The 2020 NFL season brought the first expansion of the playoff field in 30 years, from 12 teams to 14. The 2021 season grew from 16 regular-season games to 17.
Now comes news of more growth: Another day of playoff football.
The league announced Friday morning that it is adding a Monday night game to the first-round docket. That means wild-card weekend is now scheduled for Jan. 15-17, 2022 — two games on that Saturday, three on Sunday and one on Monday night.
The NFL has not announced yet which broadcast partners will handle which games. CBS and NBC each will broadcast two games on the opening weekend, with Fox and ESPN/ABC receiving one game apiece. The Monday night broadcast network has "yet to be determined," according to the NFL's release.
Last season, the opening weekend featured two days of tripleheaders on Saturday and Sunday. Tom Brady and the Tampa Bay Buccaneers were forced to go on the road in the opening round last season en route to a Super Bowl victory, but they played at the Washington Football Team on the first Saturday, followed by a Sunday contest in the divisional round.
The NFL's last Monday playoff game was on Dec. 26, 1988, with the Minnesota Vikings beating the Los Angeles Rams. The Vikings played the following Sunday in the divisional round, losing to the eventual champion San Francisco 49ers.
There were three other Monday night games in the league's modern-era history prior to that — two in 1977 and one in 1983. All four of those games happened to fall on the day after Christmas. Coincidentally, the Rams have been featured in four of the six Monday playoff games, dating back to 1955.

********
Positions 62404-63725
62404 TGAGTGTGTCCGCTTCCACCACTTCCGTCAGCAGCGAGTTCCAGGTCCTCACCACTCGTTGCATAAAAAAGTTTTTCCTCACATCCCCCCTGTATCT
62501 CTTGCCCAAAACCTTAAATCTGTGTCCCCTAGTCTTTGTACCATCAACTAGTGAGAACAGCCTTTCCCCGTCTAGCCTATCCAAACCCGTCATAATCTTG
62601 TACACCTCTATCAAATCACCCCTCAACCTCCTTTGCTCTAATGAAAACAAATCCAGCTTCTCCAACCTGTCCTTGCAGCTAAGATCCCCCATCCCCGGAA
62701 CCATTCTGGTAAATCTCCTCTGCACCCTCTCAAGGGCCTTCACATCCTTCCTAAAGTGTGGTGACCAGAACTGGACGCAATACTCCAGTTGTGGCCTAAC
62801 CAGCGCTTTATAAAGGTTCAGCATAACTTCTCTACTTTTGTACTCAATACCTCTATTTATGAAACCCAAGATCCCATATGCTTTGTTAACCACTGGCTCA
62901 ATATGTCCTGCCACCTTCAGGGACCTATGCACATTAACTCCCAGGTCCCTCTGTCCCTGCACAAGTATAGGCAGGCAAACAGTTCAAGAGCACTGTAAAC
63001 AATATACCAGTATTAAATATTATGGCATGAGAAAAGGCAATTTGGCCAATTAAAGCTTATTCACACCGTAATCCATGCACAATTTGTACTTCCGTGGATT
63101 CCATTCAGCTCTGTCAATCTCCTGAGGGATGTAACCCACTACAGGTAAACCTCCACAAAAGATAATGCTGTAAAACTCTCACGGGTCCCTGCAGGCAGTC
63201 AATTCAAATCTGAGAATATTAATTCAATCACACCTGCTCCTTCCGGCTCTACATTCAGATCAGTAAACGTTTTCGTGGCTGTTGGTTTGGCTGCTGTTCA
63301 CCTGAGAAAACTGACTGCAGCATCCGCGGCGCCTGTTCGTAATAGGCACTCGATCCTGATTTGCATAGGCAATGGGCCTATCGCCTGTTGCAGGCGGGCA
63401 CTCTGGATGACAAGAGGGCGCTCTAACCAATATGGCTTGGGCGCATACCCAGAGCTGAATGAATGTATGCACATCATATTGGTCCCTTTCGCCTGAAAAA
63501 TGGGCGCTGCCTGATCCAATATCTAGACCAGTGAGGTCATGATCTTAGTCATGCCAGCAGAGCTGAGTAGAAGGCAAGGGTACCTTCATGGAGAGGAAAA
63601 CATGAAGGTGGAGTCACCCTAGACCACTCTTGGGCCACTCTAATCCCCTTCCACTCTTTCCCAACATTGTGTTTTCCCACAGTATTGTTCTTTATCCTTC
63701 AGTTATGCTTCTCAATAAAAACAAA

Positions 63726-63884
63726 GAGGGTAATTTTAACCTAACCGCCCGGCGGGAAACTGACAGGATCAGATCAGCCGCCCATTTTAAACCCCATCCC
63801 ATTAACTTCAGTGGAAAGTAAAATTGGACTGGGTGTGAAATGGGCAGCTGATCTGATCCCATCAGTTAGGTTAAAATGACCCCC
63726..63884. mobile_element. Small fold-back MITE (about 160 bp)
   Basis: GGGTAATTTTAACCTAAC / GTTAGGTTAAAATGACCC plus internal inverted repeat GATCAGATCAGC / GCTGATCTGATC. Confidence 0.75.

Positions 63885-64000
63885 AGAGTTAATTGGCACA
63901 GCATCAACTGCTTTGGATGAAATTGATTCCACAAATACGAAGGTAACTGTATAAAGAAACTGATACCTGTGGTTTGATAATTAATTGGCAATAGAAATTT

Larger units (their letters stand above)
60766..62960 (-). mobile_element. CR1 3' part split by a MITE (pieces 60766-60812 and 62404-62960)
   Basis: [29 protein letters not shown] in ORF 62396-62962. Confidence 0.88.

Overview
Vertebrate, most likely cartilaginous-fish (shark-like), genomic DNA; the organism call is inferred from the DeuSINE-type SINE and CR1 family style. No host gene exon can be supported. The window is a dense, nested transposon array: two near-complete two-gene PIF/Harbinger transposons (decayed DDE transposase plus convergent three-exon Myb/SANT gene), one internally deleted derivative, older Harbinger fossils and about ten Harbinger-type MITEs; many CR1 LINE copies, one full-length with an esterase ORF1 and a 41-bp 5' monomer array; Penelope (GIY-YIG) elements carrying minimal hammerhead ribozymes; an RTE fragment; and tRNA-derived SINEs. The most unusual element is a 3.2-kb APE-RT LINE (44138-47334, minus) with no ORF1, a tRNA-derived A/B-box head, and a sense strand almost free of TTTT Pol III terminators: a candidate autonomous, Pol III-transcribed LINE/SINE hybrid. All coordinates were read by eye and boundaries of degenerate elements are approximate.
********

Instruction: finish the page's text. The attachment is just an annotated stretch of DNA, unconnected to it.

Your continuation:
Is there a disadvantage for the Monday winner?
The obvious first takeaway for the new format is that it means (at least) one fewer day of rest for the winner of the Monday night contest.
Will this be a detriment for that team? Perhaps if the winner plays the following Sunday in the next round, the effect will be minimal. But if the winning team is asked to turn around for a Saturday game in the divisional round, it could be a different story.
A league source told Yahoo Sports that the expectation is that the Monday wild-card winner would likely play the following Sunday. That would be the same length of rest as if a Sunday wild-card winner received a Saturday matchup in the divisional round, and that's been happening for years without issue.
Plus, the teams that receive the Monday playoff game also will be receiving an extra day's rest on the front end, so it's an even-sum game however you shake it out.
In the new playoff format, the only teams earning byes are the top respective seeds in the AFC and NFC. We don't yet know which seeds will face each other in the Monday game. Wild-card games in both conferences will pit the No. 2 seed against the No. 7 seed, the No. 3 seed hosts the No. 6 seed and the No. 4 hosts the fifth seed.
Will this be good for the NFL? It certainly doesn't hurt the league's exposure, adding another night of playoff football. But it will be interesting to see what effect there might be on the Monday night winner in the following round.